Jim Chesnut, a Texas native, began as a professional singer/songwriter in San Angelo, Texas, in the early 1970s. For six years, he performed in Dallas and East Texas first as a single and then as a duo, teaming with Rodney Crowell in Nacogdoches. Crowell taught Jim’s first wife, Linda, to play drums, and the three played as a trio for several months until Rodney moved to Nashville to expand his horizons.
After a couple more years, he followed Crowell to Nashville after signing writing and recording contracts. Wesley Rose, President of Acuff-Rose Music, Inc., signed him in part because Roy Acuff was willing to allow Jim to take his place on the full roster at Hickory Records (distributed at the time by MGM). In the years that followed, 15 top-100 singles and two albums were released on Chesnut. One of the singles, Show Me a Sign, was nominated for a Grammy Award in 1979.
When Charley Pride endorsed Chesnut’s first album (Let Me Love You Now on ABC/Hickory Records) he said, “He has a tremendous talent for writing, and as you can see from this album for delivering a good country song, also.”
Chesnut, represented by Bob Neal (Elvis Presley’s first manager) and the venerable William Morris Agency, performed in nightclubs and concerts, appearing with such folks as Willie Nelson, Charley Pride, Rodney Crowell, Mickey Newbury, Tom T. Hall, Bobby Bare, Con Hunley, Danny Davis & the Nashville Brass, Sammi Smith, Don Williams, Ed Bruce, Gene Watson, Moe Bandy, Don Everly, Eddie Raven, Larry Gatlin, Dottie West, Reba McEntire, Janie Fricke, Lorrie Morgan, B.J. Thomas, Pat and Debby Boone, Ernest Tubb, Ed Bruce, Grandpa Jones, Jan Howard, Helen Cornelius and a number of other Grand Ole Opry stars.
Chesnut’s emerging career was muted in the early 1980s, when he returned to Texas. Battered emotionally by divorce and a changing landscape in Nashville and country music, he began a new career in marketing communications. Lately, he has begun writing, producing and performing once again with a renewed passion for certain American classics and his own timeless originals.
Encouraged by the response Chesnut wrote and recorded 12 new songs for the 2008 release of “Reflections,” his first recordings since the early 1980s.
Many of the songs contain glimpses of Chesnut’s sense of humor. For example, Cheatin’ Heart Attack is a story about a married middle-aged man who yields to temptation, dances with a younger woman in a crowded bar, and has a heart attack.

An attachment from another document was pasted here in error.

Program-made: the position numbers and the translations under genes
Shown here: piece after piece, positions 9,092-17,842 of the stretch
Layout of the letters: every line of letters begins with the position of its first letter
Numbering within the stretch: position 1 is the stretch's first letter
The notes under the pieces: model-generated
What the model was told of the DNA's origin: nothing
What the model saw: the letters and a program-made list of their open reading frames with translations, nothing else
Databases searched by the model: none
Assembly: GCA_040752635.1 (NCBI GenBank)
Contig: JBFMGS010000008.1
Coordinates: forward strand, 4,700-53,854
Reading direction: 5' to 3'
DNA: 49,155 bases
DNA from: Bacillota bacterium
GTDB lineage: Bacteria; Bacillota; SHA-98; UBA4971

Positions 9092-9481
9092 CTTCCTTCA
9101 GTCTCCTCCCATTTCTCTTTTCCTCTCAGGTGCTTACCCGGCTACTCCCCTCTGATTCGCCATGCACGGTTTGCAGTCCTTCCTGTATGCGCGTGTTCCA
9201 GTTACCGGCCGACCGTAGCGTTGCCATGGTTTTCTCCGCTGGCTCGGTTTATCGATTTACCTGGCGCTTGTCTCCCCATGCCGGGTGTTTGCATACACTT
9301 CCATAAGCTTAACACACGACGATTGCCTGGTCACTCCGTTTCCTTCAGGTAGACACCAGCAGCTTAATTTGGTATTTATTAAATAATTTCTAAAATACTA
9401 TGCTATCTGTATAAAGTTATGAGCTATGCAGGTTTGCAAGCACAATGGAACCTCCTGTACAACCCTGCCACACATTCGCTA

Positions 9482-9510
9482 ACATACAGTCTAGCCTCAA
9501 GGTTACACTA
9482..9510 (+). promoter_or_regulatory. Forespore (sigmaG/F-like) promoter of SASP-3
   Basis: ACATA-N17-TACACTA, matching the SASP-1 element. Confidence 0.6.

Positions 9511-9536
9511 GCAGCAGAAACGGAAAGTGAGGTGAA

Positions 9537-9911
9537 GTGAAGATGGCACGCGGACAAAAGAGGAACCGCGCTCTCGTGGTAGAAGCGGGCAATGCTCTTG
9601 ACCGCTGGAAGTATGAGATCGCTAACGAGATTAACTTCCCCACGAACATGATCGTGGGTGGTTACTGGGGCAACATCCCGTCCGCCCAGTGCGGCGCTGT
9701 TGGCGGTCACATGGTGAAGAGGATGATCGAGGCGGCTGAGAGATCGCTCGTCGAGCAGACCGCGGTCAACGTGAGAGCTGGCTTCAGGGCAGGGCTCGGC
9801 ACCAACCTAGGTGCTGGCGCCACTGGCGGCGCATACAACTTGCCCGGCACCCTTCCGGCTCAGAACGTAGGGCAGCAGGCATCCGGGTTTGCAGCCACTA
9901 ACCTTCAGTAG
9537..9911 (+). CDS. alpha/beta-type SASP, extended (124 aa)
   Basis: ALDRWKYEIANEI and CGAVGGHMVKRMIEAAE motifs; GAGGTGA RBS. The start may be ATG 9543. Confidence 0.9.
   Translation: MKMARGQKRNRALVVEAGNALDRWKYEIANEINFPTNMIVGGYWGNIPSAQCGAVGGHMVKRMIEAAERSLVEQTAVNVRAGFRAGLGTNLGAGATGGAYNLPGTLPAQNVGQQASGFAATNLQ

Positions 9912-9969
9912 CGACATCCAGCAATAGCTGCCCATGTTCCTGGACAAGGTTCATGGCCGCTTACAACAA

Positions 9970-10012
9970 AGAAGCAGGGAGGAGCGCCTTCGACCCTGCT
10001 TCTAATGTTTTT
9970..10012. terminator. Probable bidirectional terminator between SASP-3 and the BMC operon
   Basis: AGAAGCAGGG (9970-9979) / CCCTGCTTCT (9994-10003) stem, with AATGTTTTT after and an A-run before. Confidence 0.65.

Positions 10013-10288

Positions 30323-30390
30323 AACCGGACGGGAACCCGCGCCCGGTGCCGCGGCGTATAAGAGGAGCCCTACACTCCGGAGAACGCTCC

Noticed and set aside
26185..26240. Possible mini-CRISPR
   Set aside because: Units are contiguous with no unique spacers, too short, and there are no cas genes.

What’s Come Over Me is the first song on the CD and deals with the effects of aging. “I might as well enjoy the fact that I’m in my 60s now and will be for the next 20 years or so.”
In the summer of 2012, Chesnut began work on a new CD, a roots music anthology entitled, “J. W. Chesnut’s Sippin’ Whiskey,” which reflects a different view of his musical tastes. “I attended a music workshop at Trinity University several years ago that dealt with authenticity in music. I then realized that most, if not all of my previous work lacked a certain amount of authenticity. Each arrangement lay within a well-constructed box called “The Nashville Sound.” Each song, while original in every respect, had already been expressed musically thousands of times.
“My early work in Nashville reflected the pop country tastes of the time, and the complex arrangements included section sounds of multiple guitars, strings, choruses, etc. While those things are beautiful, they almost always get in the way of an authentic performance of a song. So, I have tried to remedy that with this project.
“This album starts with a simple bass, acoustic guitar and vocal arrangement of ‘Copper Kettle,’ a folk song made popular by Joan Baez in the 1960s. I first recorded it in my late teens in 1965 or so, when I sang with The Dan Blocker Singers. One might notice that I have used the bass as a lead instrument to some degree. Since the acoustic guitar is taking care of the root and fifth accents, it leaves an opportunity for the bass to be more expressive.
“The arrangements on the CD evolve somewhat on successive tracks with fuller vocal harmonies and tasteful percussion added to subsequent selections. The last song on the CD, “Get Aboard A Catamaran,” is what I call Caribbean country and reflects the influence reggae and Latin music have had on me through the years.
“Like the album jacket says, ‘J.W. Chesnut’s Sippin’ Whiskey’ should be consumed slowly to receive the full benefit.”